Before you start shopping for back-to-school shoes and taking the last dip in the neighborhood pool, take some time to “retrain” your kids’ brains for the upcoming school year.
Yes, these lazy days of summer are necessary to refresh young minds; but they also have a measurable negative effect on kids’ memory and academic performance, often referred to as “summer learning loss” or “summer slide.” While this phenomenon is nothing new, more and more research is showing that kids just can’t afford to have their brains “go soft” over the summer.
According to the National Summer Learning Association (NSLA), “[r]esearch spanning 100 years shows that students typically score lower on standardized tests at the end of summer vacation than they do on the same tests at the beginning of the summer.” (“Know the Facts,” NSLA)
This is all the more true for kids from economically disadvantaged families. Studies show that the achievement gap between students of different income levels grows during summer.
“Most youth lose about two months of grade level equivalency in mathematical computation skills over the summer months. More importantly, however, low-income youth also lose more than two months in reading achievement, despite the fact that their middle-class peers make slight gains.” (Cooper, H., Nye, B., Charlton, K., Lindsay, J., & Greathouse, S. (1996). The Effects of Summer Vacation on Achievement Test Scores: A Narrative and Meta-analytic Review. Review of Educational Research, 66, 227-268.)
The following statistics from the Johns Hopkins School of Education should be a wake-up call for parents and teachers:
- Better-off and disadvantaged youth make similar achievement gains during the school year; but during the summer, disadvantaged youth fall significantly behind in reading.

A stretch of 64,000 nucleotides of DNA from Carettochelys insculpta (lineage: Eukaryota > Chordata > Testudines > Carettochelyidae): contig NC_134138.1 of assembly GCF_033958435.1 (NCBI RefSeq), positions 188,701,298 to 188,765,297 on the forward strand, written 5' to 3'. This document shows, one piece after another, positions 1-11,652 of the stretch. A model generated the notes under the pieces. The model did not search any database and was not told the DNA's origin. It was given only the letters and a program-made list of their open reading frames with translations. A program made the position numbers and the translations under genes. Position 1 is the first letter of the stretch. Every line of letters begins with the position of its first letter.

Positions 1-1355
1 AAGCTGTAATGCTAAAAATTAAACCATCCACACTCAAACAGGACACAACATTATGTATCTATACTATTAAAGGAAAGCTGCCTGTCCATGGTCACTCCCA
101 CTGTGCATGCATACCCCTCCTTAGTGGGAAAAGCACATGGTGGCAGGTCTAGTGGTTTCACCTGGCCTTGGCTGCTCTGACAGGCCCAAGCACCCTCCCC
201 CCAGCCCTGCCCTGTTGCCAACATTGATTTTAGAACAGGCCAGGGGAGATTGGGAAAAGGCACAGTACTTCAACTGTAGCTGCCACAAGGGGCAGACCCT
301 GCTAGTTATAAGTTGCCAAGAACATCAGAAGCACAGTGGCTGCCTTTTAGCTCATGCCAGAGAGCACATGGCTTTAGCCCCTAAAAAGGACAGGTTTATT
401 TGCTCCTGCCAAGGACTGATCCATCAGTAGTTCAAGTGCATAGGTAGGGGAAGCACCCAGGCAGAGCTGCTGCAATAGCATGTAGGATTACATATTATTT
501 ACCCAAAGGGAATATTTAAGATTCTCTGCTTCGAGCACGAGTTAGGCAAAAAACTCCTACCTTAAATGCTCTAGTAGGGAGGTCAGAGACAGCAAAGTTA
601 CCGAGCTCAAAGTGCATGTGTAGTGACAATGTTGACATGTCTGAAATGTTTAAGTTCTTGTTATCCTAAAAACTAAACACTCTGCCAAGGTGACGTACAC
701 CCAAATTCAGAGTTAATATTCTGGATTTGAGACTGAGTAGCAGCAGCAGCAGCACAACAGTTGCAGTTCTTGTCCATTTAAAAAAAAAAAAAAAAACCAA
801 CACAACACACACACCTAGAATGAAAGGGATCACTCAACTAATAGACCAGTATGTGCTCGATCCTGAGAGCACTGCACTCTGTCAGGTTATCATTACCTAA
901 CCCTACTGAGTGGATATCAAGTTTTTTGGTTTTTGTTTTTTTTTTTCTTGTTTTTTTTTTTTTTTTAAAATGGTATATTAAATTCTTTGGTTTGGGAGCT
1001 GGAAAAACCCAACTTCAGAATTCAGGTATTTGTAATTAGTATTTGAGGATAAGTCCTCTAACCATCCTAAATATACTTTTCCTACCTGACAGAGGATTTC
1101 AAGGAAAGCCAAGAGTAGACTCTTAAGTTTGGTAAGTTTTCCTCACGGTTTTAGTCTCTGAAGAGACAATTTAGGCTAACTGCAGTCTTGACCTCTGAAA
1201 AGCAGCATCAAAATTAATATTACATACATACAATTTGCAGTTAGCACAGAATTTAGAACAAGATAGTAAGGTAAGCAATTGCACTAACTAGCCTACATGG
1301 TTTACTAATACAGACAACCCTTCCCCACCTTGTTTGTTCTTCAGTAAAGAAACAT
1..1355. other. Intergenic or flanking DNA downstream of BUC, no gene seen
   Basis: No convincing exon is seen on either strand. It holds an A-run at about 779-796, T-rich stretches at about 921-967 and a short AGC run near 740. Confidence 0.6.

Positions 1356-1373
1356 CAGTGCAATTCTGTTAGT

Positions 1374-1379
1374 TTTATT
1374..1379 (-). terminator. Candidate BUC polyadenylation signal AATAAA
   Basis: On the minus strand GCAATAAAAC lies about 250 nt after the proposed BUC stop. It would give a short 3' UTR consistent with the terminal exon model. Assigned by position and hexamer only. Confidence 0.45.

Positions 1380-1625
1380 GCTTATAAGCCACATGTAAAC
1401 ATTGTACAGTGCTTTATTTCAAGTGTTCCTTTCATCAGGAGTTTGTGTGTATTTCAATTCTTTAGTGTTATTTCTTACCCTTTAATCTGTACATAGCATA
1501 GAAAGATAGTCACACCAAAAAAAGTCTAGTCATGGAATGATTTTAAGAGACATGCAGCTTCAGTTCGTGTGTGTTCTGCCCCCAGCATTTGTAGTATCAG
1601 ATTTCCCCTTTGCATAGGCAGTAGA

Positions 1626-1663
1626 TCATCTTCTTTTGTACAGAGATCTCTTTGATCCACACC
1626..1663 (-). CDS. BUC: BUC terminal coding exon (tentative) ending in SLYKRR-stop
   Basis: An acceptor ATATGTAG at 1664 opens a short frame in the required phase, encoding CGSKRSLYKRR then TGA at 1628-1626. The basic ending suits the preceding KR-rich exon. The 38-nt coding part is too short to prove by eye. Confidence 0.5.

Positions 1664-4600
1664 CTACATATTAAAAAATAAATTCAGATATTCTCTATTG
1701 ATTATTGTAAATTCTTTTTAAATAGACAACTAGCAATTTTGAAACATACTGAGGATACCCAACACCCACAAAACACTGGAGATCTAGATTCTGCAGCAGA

- By the end of fifth grade, disadvantaged youth are nearly three grade equivalents behind their more affluent peers in reading.
- Two-thirds of the ninth grade reading achievement gap can be explained by unequal access to summer learning opportunities during the elementary school years; nearly one-third of the gap is already present when children begin school.
- Early summer learning losses have later life consequences, including high school curriculum placement, whether kids drop out of high school, and whether they attend college.
With most US schools averaging 180 days in a school year, and with the growing emphasis on standardized testing, summer learning loss means valuable time wasted. A recent NSLA survey found that:
- 66% percent of teachers spend 3-4 weeks re-teaching material at the beginning of the year.
- 24% spend at least 5-6 weeks re-teaching material from the previous school year.
Support for access to summer learning programs, through schools and summer camps and through communities resources such as parks and museum, especially for kids from economically disadvantaged families, is growing. It has received public support from both President Obama and Secretary of Education Arne Duncan. On June 20, 2014, First Lady Michelle Obama championed the cause at the National Learning Day event at the US Department of Education (click here for full text of her speech). She encouraged all the kids in attendance and in America to seek out enriching summer experiences:
“So we want everybody out there listening to go to SummerLearningDayMap.org to find activities right in their communities. And if there aren’t any in your community, I want you to know that this is what we’re going to be working on over the next many, many years. We’re going to work to make sure that every young person in America can have a great summer learning experience, no matter where they come from or how much money their parents have.”
For those of you who may be thinking, “Aren’t today’s kids over-scheduled, over-tested, and stressed out enough? Leave their summers alone!” Mrs. Obama also had you in mind: “Now, that doesn’t mean you can’t have any fun. You all should be getting outside, hanging out with your friends, getting some exercise…[b]ut you also have to keep your eyes on the prize.”
If you and your kids have been “slacking” this summer, don’t worry. There’s still time to get creative and get learning. Below are several great resources to prevent summer learning loss:
And what child (or parent) could resist this one? (Hint: You can eat it when you’re done!)